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Rod Smith

Union Plans Protest in Palm Springs

7 April 2004

A hotel union plans a major demonstration, including sit-down strikes and possible arrests, on Thursday as part of the first statewide gaming industry demonstration in California.

Jennifer Skurnik, the Hotel Employees and Restaurant Employees International Union's organizing director in California, said the rally at the Agua Caliente Tribe's Spa Casino will be the biggest ever in Palm Springs, Calif.

She said the key is issue for the union is tribal sovereignty that exempts casino workers, including 43,000 in California, from state and federal labor laws, including discrimination, harassment, minimum wage and workers' compensation statutes.

For operators and workers in Las Vegas, it is also important to have equal treatment of workers, said D. Taylor, secretary-treasurer of Culinary Local 226, the local affiliate of the international union.

Skurnik said the purpose of the demonstration, which is expected to draw more than 300 workers, will be to highlight "negligent employment practices" at the tribe's two casinos and to pressure management to begin bargaining with the union, which it has refused to do for a year.

"I know that's not big by Las Vegas standards where thousands turn out," she said. "But in Palm Springs, it will stop the traffic."

She said the protest is designed to head off California Gov. Arnold Schwarzenegger's compact negotiations with the tribes before the problem of workers' rights has been addressed.

Schwarzenegger is negotiating major casino expansion rights with a half dozen California Indian tribes in return for $1 billion or more from the tribes to help solve the state's budget problems.

Taylor said in negotiating with Schwarzenegger, the tribes have acknowledged they are willing to give up sovereign rights to expand casino operations. Taylor said it is important to the union that workers are not left behind.

Civil rights activist Delores Huerta, who co-founded the United Farmworkers with Caesar Chavez in the 1960s and who will lead the protest, said the tribal casino workers' situation is identical to the plight of farm workers 40 years ago when they were exempted from state and federal labor laws.

Skurnik said a handful of tribes have been willing to work with her union. But most, especially the Agua Caliente in Palm Springs, have resisted.

Others, however, doubt the union can affect tribal intransigence to organizing efforts.

"Because Indian nations are effectively autonomous, their choices don't have to reflect U.S. laws which doesn't bode well for union involvement," University of Nevada, Las Vegas professor Hal Rothman said.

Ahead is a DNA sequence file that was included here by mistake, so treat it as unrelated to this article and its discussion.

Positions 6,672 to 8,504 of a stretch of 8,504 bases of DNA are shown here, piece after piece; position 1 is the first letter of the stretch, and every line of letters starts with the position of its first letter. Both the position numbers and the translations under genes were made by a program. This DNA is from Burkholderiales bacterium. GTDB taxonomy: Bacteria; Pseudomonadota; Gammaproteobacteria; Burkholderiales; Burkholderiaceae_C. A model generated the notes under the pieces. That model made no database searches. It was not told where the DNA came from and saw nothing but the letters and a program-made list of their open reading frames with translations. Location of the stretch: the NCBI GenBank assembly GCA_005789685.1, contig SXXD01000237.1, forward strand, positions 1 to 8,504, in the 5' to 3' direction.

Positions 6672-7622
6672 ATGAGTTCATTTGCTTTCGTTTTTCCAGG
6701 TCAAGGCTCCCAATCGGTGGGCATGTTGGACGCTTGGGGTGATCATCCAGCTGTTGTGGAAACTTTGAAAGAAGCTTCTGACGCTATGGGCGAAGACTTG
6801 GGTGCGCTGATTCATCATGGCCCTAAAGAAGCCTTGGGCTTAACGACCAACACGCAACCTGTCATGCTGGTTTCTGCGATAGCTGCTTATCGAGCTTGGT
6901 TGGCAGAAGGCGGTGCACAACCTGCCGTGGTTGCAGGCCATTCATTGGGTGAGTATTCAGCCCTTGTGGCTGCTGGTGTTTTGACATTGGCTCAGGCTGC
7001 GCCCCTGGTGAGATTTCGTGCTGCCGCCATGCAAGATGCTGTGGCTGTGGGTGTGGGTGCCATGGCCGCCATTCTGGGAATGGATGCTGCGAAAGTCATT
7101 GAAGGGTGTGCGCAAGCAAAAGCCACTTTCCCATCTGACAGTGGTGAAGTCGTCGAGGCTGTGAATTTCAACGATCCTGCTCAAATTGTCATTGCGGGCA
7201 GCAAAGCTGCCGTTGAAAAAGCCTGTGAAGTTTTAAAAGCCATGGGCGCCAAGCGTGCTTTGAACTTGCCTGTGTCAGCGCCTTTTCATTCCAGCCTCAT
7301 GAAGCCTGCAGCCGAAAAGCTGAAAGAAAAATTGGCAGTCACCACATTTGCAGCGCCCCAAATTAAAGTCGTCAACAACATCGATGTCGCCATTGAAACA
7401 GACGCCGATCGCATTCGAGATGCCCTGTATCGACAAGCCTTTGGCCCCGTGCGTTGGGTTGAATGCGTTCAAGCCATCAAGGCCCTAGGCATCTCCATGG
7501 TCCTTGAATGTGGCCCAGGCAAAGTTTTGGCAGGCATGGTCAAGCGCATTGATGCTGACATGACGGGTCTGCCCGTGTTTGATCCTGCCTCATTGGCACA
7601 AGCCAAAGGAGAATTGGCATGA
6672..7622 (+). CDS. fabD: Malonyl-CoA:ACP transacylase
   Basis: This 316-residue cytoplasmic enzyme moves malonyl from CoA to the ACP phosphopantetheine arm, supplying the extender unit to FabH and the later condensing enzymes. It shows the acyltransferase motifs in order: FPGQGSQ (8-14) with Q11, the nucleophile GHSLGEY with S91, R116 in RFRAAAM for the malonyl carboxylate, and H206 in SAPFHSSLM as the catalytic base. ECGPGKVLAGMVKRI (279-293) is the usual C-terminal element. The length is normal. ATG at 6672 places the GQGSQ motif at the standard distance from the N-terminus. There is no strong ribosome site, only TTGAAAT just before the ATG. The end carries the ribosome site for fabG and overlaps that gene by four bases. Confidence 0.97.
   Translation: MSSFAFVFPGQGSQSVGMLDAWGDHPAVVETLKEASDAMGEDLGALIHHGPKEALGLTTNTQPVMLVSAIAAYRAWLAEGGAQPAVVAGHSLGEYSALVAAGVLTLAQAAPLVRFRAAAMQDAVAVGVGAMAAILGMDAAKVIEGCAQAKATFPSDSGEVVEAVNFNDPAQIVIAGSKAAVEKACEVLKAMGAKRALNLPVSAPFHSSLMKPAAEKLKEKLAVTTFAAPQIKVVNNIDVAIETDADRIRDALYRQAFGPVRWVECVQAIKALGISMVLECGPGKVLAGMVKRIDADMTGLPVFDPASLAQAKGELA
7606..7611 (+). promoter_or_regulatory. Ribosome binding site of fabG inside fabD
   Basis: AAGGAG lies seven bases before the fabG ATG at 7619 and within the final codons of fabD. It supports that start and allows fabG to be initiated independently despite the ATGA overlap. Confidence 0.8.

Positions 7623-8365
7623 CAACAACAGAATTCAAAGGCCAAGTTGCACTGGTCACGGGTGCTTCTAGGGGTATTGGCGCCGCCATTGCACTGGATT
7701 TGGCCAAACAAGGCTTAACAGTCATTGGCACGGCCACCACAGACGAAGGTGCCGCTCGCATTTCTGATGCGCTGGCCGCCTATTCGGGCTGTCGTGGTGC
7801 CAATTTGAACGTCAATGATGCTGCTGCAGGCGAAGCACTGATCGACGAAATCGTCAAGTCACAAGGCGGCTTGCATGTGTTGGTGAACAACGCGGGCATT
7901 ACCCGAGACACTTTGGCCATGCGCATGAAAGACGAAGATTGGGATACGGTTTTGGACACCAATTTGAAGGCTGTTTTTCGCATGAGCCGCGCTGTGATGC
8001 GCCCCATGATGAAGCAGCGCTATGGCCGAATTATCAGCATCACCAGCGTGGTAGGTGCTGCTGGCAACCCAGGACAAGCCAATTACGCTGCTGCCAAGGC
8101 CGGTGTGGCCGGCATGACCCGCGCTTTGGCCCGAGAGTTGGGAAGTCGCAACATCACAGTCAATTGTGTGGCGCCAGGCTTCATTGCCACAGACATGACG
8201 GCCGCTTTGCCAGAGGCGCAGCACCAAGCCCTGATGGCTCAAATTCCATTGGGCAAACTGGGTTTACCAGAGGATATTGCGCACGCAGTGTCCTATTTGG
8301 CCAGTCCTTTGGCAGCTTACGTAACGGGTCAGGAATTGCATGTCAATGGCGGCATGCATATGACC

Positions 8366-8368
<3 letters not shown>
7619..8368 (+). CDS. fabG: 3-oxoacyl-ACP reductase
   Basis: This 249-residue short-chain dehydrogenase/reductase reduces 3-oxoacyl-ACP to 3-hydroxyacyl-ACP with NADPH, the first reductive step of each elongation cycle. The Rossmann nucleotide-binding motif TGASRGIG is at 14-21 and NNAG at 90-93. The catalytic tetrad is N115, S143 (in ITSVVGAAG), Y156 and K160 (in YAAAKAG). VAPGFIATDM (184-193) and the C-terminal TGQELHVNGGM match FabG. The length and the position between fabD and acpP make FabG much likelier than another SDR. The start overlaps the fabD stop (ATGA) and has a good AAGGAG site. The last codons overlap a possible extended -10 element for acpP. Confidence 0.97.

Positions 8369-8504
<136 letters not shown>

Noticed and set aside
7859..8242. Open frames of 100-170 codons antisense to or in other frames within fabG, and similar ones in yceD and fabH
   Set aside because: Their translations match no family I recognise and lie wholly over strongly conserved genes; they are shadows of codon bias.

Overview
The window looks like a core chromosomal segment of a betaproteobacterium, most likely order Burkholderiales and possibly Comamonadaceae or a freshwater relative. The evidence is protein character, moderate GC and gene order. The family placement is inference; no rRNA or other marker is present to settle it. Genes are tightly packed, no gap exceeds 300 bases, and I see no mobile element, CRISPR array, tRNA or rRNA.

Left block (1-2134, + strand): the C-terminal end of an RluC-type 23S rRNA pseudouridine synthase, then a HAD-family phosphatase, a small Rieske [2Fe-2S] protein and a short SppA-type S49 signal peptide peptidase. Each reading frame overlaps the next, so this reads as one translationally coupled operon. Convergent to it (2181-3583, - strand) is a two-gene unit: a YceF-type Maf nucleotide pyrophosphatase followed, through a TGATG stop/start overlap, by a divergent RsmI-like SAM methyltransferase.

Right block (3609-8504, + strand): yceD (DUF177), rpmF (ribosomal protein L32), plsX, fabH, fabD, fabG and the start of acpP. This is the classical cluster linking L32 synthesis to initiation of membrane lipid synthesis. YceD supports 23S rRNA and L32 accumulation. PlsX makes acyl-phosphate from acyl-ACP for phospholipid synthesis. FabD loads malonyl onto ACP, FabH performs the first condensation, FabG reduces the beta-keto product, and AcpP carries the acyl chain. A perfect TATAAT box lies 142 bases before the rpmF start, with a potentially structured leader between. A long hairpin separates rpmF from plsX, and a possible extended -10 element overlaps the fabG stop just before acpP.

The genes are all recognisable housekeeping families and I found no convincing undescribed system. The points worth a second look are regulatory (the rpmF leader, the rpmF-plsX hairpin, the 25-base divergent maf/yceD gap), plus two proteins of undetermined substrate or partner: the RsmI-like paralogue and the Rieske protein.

"California's revenue situation is so dire and 'the governator' has hung so much on his ability to raise revenues from gaming (operators), that there is no slowing expansion there," he said.

And Fulcrum Global Partners gaming analyst Joe Greff said with a Republican governor, there is little incentive for the tribes or their casino management partners to work with the union.

The Agua Caliente tribe, which already operates two casinos in the area, plans to expand its Spa Casino into a $400 million complex within five years.

MGM Mirage has recognized union workers at its Las Vegas operations and has shared consultants with the Agua Caliente. However, it has no operating agreement with the tribe, and spokesman Alan Feldman declined comment on the Thursday events.

Station Casinos, which operates the Thunder Valley Casino outside Sacramento, Calif., has agreements in place with the Federated Indians of the Graton Rancheria, the Mechoopda Indian Tribe of Chico Rancheria and the Northfork Rancheria of Mono Indians near Madera, all in California, in addition to its management of Thunder Valley.

Station spokeswoman Lesley Pittman said her company, which is not unionized in Las Vegas, leaves the decisions involving union organization in California entirely to the tribes with which it has partnered.

Caesars Entertainment in February announced an agreement with the Big Sandy Band of Western Mono Indians to manage a $200 million tribal casino near Fresno, Calif., and is negotiating a management agreement with the Pauma-Yuima Band of Luiseño Mission Indians in northern San Diego County. Caesars spokesman Robert Stewart declined to comment on the union's organizing efforts.

And Harrah's Entertainment since 2002 has operated Harrah's Rincon Casino and Resort, a $125 million hotel-casino in the San Diego area, under a five-year agreement with the Rincon San Luiseño Band of Mission Indians, the casino's owner.

However, the company has announced no further expansion plans in California, and spokesman David Strow declined to comment on the organizing efforts.